After that you may be hungry, so head the car towards Glen Arbor or Empire for a leisurely sit-down dinner. After dinner check the time again. You will want to enter the Scenic Drive about an hour before sunset. If you have a little time to spare, you could take a drive through the Port Oneida Rural Historic District five miles north of Glen Arbor, or you could go to the beach on Little Glen Lake across from the Dune Climb, or maybe back to Lake Michigan beach in Glen Haven. Each of these spots is calm and relaxing in the early hour of evening.
When you enter the scenic drive, get the booklet that describes the features. One person can read aloud and act as tour guide. When you exit there is a sign that reads “Return Brochure Here.” It should read “Return Brochure Here if you do not wish to keep it.” I can guarantee you that you are welcome to keep the booklet if you wish. (I will work on getting the sign corrected.) There is a new service this year. You can use your cell phone to hear a message about the view you are seeing from the overlooks. Look for the information along the drive. Get out at each of the overlooks. Hopefully by now everyone in your group is too tired by the events of the day to be tempted to go down the steep bluff at the Lake Michigan overlook. If someone is still considering it, lock him or her in the car! The climb back up makes the Dune Climb seem like a mole hill and you could be there for hours waiting for their return.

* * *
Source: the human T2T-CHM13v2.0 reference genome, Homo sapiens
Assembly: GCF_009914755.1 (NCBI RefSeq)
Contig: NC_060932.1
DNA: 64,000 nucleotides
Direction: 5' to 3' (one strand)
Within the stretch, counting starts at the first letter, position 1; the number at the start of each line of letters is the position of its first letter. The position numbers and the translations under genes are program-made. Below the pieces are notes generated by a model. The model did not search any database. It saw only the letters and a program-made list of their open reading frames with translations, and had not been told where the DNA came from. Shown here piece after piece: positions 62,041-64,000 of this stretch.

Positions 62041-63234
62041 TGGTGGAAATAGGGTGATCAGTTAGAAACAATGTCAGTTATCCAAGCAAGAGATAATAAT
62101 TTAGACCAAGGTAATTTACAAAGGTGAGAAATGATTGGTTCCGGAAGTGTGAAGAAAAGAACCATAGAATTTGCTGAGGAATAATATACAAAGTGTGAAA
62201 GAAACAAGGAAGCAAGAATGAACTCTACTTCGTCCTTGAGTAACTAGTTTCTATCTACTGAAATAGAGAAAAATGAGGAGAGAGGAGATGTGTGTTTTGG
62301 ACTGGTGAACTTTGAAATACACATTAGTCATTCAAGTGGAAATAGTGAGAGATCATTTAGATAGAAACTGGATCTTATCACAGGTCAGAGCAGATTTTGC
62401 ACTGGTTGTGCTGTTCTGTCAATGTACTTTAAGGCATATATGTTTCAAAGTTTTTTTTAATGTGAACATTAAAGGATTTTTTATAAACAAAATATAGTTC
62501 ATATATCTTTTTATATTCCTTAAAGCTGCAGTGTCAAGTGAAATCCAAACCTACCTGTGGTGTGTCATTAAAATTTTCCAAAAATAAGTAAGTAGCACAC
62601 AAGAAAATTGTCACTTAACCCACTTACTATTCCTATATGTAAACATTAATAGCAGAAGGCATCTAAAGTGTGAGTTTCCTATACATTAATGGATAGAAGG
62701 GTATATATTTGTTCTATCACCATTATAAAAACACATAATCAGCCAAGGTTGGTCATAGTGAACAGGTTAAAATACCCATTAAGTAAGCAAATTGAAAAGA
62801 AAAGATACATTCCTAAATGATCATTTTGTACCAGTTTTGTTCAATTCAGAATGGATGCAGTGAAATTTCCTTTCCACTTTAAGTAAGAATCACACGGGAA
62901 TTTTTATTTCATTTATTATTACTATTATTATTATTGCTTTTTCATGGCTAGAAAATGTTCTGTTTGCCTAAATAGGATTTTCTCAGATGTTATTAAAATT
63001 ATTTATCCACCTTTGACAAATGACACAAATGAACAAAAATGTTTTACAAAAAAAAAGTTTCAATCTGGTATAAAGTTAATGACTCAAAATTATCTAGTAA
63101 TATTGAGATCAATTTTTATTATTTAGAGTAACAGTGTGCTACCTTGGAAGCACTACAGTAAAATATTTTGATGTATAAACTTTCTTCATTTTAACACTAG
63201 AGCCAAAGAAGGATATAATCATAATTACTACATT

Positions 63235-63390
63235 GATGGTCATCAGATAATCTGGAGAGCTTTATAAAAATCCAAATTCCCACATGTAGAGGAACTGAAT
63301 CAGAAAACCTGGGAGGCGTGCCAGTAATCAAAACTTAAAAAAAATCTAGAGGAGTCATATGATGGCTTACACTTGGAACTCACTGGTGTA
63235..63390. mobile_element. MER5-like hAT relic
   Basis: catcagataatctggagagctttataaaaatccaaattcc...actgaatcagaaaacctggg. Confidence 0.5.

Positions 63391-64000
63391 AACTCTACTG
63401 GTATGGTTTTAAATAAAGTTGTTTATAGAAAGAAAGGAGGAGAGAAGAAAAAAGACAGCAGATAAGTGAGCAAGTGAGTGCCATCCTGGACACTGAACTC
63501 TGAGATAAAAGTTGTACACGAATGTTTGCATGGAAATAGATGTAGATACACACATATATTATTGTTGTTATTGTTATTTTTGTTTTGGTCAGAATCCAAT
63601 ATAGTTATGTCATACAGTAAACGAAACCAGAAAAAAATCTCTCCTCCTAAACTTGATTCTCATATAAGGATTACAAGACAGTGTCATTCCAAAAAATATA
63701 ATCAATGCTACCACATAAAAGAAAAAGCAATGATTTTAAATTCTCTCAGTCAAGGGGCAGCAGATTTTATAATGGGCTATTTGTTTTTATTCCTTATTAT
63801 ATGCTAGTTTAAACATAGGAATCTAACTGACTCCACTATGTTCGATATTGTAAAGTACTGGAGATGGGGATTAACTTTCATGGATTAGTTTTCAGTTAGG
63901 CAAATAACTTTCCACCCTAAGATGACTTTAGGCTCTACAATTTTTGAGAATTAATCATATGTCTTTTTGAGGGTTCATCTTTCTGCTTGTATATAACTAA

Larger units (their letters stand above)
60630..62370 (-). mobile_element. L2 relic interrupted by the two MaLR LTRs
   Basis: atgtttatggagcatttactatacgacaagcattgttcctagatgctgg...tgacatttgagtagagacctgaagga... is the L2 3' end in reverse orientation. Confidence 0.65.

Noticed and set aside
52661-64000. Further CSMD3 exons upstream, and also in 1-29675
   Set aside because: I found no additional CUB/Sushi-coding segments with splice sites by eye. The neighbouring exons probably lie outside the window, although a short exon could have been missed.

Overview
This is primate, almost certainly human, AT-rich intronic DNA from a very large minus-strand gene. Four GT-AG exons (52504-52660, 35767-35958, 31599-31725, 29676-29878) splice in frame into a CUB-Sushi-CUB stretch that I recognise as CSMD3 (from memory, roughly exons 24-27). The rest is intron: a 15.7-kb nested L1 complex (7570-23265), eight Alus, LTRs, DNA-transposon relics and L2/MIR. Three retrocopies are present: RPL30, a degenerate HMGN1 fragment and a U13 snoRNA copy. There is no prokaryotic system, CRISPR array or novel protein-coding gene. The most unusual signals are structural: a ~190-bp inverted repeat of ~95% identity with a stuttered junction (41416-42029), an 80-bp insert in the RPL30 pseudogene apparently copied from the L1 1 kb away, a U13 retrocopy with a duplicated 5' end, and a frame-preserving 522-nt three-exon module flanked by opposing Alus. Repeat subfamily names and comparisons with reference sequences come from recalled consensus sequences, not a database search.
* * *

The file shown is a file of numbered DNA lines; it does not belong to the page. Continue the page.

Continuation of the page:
Enjoy the sunset over Lake Michigan and the pink glow of the dune sand. Congratulate yourself. By carefully planning your one-day visit to the National Lakeshore you have experienced six (and maybe seven) of my top ten things to do at Sleeping Bear Dunes National Lakeshore.
- Naomi by GH Patriot
- Sleeping Bear Dune Climb by Kerry Kelly (NPS)
- Little Kids & Big Sand by Andrew McFarlane
- The D.H. Day Store by .jowo.
- Point Oneida Farm by rdmegr